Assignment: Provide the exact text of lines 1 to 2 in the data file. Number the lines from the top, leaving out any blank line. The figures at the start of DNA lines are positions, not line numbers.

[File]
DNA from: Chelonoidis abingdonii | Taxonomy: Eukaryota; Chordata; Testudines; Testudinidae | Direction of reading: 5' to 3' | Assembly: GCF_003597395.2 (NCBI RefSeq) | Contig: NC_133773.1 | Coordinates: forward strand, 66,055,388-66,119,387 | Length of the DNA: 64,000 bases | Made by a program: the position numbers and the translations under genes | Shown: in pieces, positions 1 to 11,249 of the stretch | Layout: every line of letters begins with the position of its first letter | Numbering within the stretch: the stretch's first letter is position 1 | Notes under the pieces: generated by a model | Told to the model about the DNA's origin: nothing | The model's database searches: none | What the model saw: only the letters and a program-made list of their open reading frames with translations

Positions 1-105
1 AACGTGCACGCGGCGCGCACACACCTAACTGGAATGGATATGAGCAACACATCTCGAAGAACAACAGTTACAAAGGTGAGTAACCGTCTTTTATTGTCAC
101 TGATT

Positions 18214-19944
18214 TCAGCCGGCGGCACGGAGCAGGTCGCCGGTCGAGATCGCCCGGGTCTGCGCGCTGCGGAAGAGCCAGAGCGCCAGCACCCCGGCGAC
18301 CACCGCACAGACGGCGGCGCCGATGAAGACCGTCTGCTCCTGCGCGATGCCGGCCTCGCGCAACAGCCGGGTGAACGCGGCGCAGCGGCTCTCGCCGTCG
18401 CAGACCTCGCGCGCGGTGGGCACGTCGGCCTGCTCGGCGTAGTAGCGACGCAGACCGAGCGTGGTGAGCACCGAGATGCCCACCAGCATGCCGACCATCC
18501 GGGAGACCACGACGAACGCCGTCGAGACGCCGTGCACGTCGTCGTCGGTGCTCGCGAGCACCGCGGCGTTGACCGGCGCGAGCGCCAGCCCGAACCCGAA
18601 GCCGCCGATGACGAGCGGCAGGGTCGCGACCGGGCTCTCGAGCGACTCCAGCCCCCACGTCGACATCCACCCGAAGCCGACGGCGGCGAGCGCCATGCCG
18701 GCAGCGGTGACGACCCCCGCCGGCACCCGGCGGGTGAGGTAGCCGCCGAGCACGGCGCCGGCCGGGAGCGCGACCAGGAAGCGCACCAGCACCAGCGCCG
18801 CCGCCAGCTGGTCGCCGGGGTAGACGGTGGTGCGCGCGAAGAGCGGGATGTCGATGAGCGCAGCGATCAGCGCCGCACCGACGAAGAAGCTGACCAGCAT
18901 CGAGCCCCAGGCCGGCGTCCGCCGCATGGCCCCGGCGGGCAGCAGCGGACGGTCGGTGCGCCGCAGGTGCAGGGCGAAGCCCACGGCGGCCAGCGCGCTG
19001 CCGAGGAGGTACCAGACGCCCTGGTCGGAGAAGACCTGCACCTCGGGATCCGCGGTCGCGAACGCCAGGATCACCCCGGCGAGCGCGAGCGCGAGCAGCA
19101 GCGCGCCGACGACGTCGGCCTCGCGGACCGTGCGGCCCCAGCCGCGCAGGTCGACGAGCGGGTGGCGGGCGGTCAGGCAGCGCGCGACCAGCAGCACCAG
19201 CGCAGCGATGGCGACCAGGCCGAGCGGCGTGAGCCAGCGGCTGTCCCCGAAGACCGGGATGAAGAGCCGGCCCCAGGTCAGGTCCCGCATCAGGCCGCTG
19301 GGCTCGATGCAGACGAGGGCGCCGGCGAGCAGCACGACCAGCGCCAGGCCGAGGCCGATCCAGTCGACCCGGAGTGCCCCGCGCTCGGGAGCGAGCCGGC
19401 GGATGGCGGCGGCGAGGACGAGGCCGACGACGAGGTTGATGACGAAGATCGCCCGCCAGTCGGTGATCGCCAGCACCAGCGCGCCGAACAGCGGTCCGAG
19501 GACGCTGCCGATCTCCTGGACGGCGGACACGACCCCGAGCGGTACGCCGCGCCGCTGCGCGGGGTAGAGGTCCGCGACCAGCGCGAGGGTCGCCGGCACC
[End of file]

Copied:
DNA from: Chelonoidis abingdonii | Taxonomy: Eukaryota; Chordata; Testudines; Testudinidae | Direction of reading: 5' to 3' | Assembly: GCF_003597395.2 (NCBI RefSeq) | Contig: NC_133773.1 | Coordinates: forward strand, 66,055,388-66,119,387 | Length of the DNA: 64,000 bases | Made by a program: the position numbers and the translations under genes | Shown: in pieces, positions 1 to 11,249 of the stretch | Layout: every line of letters begins with the position of its first letter | Numbering within the stretch: the stretch's first letter is position 1 | Notes under the pieces: generated by a model | Told to the model about the DNA's origin: nothing | The model's database searches: none | What the model saw: only the letters and a program-made list of their open reading frames with translations

Positions 1-105